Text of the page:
Students React to Catholic University’s Latest Housing Announcement

Image Courtesy of The Catholic University of America: Housing Services

By Renee Rasmussen and Anna Harvey

On November 18, shortly before on-campus freshmen returned home for the Thanksgiving break, Catholic University President John Garvey released an email to the university community detailing the series of changes that would be implemented in order to allow upperclassmen to return to campus for the spring 2021 semester. 

Many of the announcements in the email were similar to information that was delivered in the various town halls that were held for each class throughout October and November. Some information detailed in the email was new causing contention among students seeking to overcome housing difficulties.

In particular, the email specified that all upperclassmen would be invited back to campus for on-campus housing. During the town halls, administration officials specified that 1,059 beds would be available for upperclassmen and that all single-occupancy rooms are expected to be filled. The university stated at the time that with this limited number of beds, they would try to accommodate as many upperclassmen as possible. 

“We have invited all our undergraduate students (not just freshmen) to apply for single-occupancy housing,” Garvey said. “We expect to fill all of our available rooms.”

Despite this broad invitation, housing difficulties for many students still remain unsolved and as of December 1 many students who had filled out the Housing Survey Form still remain on a waitlist. 

In addition, students who are on academic leave for the semester, despite having the ability to sign up for classes for spring 2021, are still unable to receive the Housing Survey Form from the Housing Services. Currently, these students remain on a group waiting list, and if an upperclassmen should reject a housing assignment on December 1, the group will simultaneously be contacted to apply for the position. 

Furthermore, other students may have already applied for off-campus housing.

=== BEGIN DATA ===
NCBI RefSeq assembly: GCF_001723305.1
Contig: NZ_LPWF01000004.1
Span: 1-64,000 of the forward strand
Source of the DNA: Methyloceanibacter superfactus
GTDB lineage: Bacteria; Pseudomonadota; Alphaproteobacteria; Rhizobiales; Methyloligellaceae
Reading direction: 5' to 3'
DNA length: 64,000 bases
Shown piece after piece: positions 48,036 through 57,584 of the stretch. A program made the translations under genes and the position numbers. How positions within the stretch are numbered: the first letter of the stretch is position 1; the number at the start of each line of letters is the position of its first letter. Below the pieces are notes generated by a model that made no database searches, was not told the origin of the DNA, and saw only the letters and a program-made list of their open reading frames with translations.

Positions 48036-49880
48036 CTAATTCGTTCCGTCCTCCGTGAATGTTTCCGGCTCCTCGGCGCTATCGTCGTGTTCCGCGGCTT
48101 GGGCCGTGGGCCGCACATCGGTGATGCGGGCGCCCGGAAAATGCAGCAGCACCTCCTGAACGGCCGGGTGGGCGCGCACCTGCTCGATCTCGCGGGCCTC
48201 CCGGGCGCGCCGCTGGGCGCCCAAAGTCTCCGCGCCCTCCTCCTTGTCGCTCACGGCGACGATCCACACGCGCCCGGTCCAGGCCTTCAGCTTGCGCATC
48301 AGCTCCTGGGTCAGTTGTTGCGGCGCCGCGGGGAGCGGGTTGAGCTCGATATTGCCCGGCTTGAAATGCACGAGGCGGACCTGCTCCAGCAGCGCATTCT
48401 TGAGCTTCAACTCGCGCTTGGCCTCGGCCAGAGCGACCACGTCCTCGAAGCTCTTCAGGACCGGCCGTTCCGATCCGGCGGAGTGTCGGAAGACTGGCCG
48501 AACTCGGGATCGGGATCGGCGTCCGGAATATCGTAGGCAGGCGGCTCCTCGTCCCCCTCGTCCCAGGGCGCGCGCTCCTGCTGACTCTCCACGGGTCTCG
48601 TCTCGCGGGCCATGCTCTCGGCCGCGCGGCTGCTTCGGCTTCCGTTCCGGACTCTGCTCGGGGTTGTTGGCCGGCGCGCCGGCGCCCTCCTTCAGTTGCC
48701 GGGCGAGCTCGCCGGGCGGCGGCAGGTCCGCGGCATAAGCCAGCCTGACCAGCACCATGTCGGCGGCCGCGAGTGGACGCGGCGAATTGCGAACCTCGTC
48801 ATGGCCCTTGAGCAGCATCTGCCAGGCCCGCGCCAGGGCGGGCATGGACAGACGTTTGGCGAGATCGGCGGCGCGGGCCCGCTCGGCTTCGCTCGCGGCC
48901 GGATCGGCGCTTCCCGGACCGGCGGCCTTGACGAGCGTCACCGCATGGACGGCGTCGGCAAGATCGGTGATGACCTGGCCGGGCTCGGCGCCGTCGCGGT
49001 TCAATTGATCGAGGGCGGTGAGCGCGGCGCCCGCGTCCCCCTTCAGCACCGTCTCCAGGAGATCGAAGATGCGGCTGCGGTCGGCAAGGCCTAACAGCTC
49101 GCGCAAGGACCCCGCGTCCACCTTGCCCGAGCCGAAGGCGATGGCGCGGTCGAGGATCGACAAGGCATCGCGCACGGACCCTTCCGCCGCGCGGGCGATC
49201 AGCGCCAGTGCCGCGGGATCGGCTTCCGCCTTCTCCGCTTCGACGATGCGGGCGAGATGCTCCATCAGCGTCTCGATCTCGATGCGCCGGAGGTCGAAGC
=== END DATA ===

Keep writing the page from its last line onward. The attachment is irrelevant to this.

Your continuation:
Senior English major Rachel Dugan Wood, despite the housing scenario, expressed her anticipation of returning next semester to campus. 

“I was thrilled to hear that all CUA students will have the opportunity to live on campus this spring if they choose,” Dugan Wood said. “Living at home and taking classes virtually this semester has made me realize how vibrant our university’s campus life is—even in day-to-day activities—and how much we miss when we’re not there in person. So many of my most treasured memories at CUA are ordinary interactions and informal gatherings that are so difficult to replicate virtually. I’m really looking forward to participating in-person in all our university has to offer this spring, and I’m so glad that members of every class will have a chance to do the same.”

However, some students are not as optimistic about the spring semester.

“I am not sure I want to go back because I would rather have all or nothing,”said sophomore MaryJo Kelly. “I realize CUA is trying to do the best thing in opening, but I feel that the dorming, [COVID-19] restrictions, and overall college in DC experience would not be the same.”

Another unanticipated change in Garvey’s email concerned the implementation of a tuition discount, which was offered to students during the fall semester but will not be offered in the upcoming semester. 

“Because we are inviting all of our students back to campus, we will not offer a tuition discount this spring,” Garvey said.

Many students are still concerned about how much of campus life will truly be “in-person.” While Garvey stated that the university anticipates that a “majority”of undergraduate classes will be held in person, many classes are still listed as fully online or hybrid — a mix of online and in-person instruction —leaving students confused as to what to expect this upcoming semester. 

With this mix of information, many students are struggling to make informed decisions about next semester, particularly students in different time zones around the country, who cannot reverse expensive transportation and living costs in the case that the university remains online next semester.

“I have been really frustrated about some of the school’s decisions when it comes to housing, and as a student from the West Coast, this first semester has already been incredibly difficult with the three-hour time zone difference,” said senior international economics and finance major Sean O’Grady. “More importantly though, I am very upset at the lack of communication and the flip-flopping on the part of housing. For me, it’s a costly flight of hundreds of dollars, plus a rental car to transport dorm materials, and additional logistics adding up to more than 11 hours of transportation. So I just hope the school realizes that some students need extra support, especially those that live far away.” 

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